Adultery not an offense in Israeli army
June 27, 1997
Web posted at: 6:39 p.m. EDT (2239 GMT)
From Correspondent Jerrold Kessel
JERUSALEM (CNN) -- Adultery can get a U.S. military officer court-martialed. But if such a law were applied in Israel, there might not be an army left.
Not only is adultery not a punishable offense in the Israeli Army, some analysts and military officials even suggest an active libido makes a good officer.
That's why people in Israel were baffled about the case of Kelly Flinn, the first U.S. female B-52 bomber pilot, who left the military amid accusations she had an affair and lied about it.
Amnon Dankner, a columnist for Ha'aretz newspaper, says
outlawing adultery would threaten the country's national
"Overnight, we would have no officers left in the army.
Everyone would submit their resignation. We'll be left with
some religious soldiers -- that's all," he said.
Famous general, famous adulterer
Comprised mostly of draftees, the Israeli Army has a small
permanent officer corps and represents a cross-section of the
society's 18- to 21-year-olds.
Israel's most famous soldier, the late Moshe Dayan, is also widely considered the nation's most famous adulterer.
"Think what we would have lost if Moshe Dayan had been fired
-- a chief of staff who won the Sinai War and a defense
minister who won the Six Day War," said Dankner.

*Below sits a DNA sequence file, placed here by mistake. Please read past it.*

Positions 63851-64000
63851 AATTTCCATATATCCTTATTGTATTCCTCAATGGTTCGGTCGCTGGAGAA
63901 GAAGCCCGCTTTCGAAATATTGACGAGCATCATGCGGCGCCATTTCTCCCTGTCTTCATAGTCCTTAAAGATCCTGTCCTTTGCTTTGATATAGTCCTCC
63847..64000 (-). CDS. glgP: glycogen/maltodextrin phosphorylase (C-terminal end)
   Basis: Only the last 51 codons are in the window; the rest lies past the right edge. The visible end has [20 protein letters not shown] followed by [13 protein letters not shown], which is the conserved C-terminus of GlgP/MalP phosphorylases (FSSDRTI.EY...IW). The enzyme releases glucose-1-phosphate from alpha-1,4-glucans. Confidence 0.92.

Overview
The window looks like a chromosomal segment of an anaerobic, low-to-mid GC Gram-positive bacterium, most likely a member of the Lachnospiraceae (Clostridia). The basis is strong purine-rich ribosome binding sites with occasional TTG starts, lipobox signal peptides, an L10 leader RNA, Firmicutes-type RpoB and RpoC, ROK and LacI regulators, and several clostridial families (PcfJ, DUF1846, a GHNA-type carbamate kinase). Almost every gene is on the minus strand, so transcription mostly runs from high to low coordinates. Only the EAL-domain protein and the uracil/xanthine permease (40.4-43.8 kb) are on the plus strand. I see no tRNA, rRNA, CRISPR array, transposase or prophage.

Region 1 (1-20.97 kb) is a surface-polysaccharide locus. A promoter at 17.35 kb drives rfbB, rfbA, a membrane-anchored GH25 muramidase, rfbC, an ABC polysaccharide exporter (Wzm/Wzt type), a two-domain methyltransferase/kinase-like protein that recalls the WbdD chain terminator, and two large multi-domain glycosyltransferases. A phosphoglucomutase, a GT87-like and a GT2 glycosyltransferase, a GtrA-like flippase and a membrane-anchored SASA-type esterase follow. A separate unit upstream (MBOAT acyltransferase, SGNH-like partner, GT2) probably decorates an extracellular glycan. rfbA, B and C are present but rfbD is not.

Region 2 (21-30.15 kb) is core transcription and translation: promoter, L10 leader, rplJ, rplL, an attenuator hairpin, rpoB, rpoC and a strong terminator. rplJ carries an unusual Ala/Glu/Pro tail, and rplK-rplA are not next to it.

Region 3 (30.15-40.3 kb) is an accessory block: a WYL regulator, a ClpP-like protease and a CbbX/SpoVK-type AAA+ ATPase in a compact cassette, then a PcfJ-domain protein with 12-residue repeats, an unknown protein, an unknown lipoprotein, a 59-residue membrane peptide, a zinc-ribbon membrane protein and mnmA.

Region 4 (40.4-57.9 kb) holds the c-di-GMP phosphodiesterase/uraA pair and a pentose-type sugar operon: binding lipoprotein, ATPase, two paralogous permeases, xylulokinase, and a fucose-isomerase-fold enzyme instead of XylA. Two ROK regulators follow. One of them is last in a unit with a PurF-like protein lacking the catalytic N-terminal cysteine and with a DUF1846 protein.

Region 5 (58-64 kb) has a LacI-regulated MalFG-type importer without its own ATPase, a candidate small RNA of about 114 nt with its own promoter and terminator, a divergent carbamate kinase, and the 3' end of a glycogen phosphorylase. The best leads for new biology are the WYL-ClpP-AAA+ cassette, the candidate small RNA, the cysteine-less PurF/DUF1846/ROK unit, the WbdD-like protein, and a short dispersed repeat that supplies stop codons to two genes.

Dayan's daughter, Yael Dayan, agrees. She says the fact that her father
was a recognized philanderer did not harm his reputation or his
"Someone who is disloyal to their wife, or a woman who is
disloyal to her husband, doesn't mean they will be disloyal
to their country," she said, adding that it can even boost an
"It's not an issue because society not only tolerates
adultery when men do it, it's point scoring."
Not an offense
"The offense of adultery -- we see it in Israel just in the
Bible. There is no offense like that, not in the military and
not in any other place," said Col. Elinat Ron, a chief army
Lt. Shira Bar-Yosef symbolizes the new direction for women in
uniform. The 21-year-old lieutenant oversees the final phase
of an officer's course in the Army's disaster rescue unit.
Seven of her nine trainees are women.
She doesn't seem phased by adultery in the military. "Maybe
it's okay and maybe it's not. But we can't allow it to decide
if a man or a woman can or cannot get a job," she said.
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